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Back to Table of Contents | August 2011

Clinical and Health Affairs

The Minnesota Diabetes Plan 2015

Stemming the Tide on an Epidemic and Improving Patient Care

By Audrey Weymiller, Ph.D., C.N.P., Gregg Simonson, Ph.D., Mark Liebow, M.D., Kim Goodwin, M.P.A., and Gretchen Taylor, M.P.H., R.D.

■ The Minnesota Diabetes Steering Committee, a group of experts in diabetes care and prevention from around the state, in collaboration with the Minnesota Department of Health, is working to slow the incidence of diabetes and improve the care of Minnesotans who have the disease. The steering committee has developed a new five-year diabetes plan for the state that identifies nine areas around which stakeholders will focus energy and take action. This article describes that plan.


The news about the prevalence of diabetes in this country is sobering. One in three Americans born in the year 2000 will develop some form of the disease during their lifetime if current trends continue. For black and Hispanic children, the risk of developing diabetes is nearly one in two.1 The prevalence of diabetes in the adult population in the United States is expected to increase 165% by 2050 (it rose 49% between 1990 and 2000). Already, 1.5 million adults (more than one in three) in Minnesota have diabetes or prediabetes, according to Minnesota Department of Health estimates.2 Every year, 20,000 Minnesotans are diagnosed with the disease. The impact of diabetes is tremendous. It is the sixth leading cause of death in Minnesota, and those living with the disease have a lower quality of life. Because diabetes can affect nearly every organ system, people with diabetes have higher rates of heart disease and stroke, depression, arthritis, blindness, kidney disease, and even infectious diseases. It is the leading cause of blindness, renal failure, and nontraumatic amputation in Minnesota.2

In addition to its toll on individual health, diabetes has an economic impact. People with the disease can expect to earn one-third less in their lifetime as a result of having it.3 Because of often-preventable sick days and medical complications associated with diabetes, society as a whole also feels the effect, as it pays the cost of lost productivity and of treatment for a large number of people who have the disease. The American Diabetes Association estimates the total cost of diabetes in 2007 was $174 billion.4 In Minnesota, diabetes costs an estimated $2.68 billion per year; about $1 billion of that is the result of lost productivity.2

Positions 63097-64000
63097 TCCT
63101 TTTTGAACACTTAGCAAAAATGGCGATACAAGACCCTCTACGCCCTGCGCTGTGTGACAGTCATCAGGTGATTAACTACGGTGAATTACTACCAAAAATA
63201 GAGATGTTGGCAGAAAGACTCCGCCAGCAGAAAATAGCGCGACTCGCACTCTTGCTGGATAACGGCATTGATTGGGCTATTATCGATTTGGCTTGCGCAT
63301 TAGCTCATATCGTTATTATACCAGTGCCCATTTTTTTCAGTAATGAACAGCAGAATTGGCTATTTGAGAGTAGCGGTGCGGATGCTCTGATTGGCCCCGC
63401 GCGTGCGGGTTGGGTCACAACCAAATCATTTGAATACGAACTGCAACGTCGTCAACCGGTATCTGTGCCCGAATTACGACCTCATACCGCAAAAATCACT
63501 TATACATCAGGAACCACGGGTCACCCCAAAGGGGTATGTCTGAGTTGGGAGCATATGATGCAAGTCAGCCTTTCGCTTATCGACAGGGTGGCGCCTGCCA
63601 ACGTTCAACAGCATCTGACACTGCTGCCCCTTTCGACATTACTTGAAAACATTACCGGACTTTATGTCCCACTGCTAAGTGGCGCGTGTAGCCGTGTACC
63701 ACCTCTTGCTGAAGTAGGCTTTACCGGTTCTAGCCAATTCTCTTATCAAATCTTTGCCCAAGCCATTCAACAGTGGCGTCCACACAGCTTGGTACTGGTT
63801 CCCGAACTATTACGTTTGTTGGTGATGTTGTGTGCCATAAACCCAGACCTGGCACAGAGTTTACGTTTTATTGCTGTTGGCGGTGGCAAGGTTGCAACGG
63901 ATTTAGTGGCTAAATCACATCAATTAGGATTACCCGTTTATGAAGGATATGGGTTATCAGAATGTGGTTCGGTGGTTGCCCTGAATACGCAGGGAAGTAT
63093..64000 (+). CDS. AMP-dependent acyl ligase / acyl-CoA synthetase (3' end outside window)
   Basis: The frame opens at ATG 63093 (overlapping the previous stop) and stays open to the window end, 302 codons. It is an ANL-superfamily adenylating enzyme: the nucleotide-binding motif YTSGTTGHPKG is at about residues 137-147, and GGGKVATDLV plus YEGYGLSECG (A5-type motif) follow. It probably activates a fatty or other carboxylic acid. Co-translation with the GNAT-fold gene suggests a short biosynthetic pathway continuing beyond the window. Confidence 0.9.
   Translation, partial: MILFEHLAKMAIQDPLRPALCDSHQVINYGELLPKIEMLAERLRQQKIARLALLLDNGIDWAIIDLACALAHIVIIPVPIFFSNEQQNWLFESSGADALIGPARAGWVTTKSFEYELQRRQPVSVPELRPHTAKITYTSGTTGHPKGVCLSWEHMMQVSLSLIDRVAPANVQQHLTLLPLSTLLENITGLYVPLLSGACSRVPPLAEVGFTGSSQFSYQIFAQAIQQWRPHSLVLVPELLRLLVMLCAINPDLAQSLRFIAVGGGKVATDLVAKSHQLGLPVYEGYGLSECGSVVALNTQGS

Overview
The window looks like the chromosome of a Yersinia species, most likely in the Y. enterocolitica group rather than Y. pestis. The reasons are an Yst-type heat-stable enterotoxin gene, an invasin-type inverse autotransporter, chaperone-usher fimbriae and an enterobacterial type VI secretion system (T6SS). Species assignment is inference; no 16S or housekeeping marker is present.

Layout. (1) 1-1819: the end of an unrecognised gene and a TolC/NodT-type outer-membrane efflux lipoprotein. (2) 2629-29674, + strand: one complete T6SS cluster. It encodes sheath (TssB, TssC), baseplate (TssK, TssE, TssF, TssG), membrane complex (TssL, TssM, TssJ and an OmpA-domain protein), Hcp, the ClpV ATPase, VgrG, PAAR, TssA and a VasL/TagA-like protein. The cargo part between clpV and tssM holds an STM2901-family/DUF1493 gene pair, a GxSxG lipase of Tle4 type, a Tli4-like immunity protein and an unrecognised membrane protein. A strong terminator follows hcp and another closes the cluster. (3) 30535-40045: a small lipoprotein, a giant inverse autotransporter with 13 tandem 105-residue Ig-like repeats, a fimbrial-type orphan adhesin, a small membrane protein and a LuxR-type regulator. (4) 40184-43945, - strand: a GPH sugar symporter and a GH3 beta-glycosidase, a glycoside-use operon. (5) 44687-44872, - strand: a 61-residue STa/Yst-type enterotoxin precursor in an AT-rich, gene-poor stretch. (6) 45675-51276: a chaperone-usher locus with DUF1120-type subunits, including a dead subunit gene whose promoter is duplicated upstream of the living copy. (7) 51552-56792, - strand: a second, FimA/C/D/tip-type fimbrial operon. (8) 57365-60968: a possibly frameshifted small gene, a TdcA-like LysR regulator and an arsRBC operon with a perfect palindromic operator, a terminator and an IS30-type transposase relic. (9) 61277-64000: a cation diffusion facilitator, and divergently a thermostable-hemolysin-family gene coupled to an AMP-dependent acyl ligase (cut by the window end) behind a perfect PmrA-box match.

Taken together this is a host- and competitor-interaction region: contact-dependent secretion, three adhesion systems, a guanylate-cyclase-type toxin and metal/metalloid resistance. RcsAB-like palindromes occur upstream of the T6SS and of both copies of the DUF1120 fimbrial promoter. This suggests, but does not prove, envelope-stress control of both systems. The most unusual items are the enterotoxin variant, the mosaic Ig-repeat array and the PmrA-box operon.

2015 Focus Areas

The Minnesota Diabetes Plan 2015 identifies the following areas around which coordinated action will be needed in the coming years:

  • Increasing access to clinic and hospital care, especially among people with low incomes and populations of color;
  • Increasing accountability among providers and health systems for identifying and referring patients to community-based health resources;
  • Increasing care coordination between clinics and hospitals, between primary care providers and specialists, and between primary care and community-based health resources;
  • Developing and/or increasing the availability of community health resources for diabetes prevention and management for adults older than 60, new immigrants, and people of color; Developing messages and methods to increase patients’ knowledge and skills in diabetes self-management;
  • Increasing the number of organizations offering lifestyle-related diabetes prevention programs statewide, specifically to underserved populations;
  • Improving healthy behaviors and achieving diabetes self-management goals for women with or at risk for gestational diabetes;
  • Incorporating healthful eating and nutrition education into school curricula and establishing policies in child-care and school settings; and
  • Increasing access to affordable and healthful food in underserved communities.
We’ve known for some time that the impact of diabetes is distributed unevenly across ethnic, socioeconomic, and age groups. Those most affected by premature onset of diabetes and its complications include certain ethnic minorities, people with lower socioeconomic status, and older adults.5

Various social determinants of health have an effect on both the prevalence and treatment of the disease. A recent study showed the disparity in diabetes-related mortality across education levels grew from the late 1980s to 2005 overall and among men, women, blacks, whites, and Hispanics.6 MN Community Measurement data show that Minnesotans who have government-sponsored health insurance do not receive the same quality of diabetes care as patients with private insurance when treated by the same health care providers.7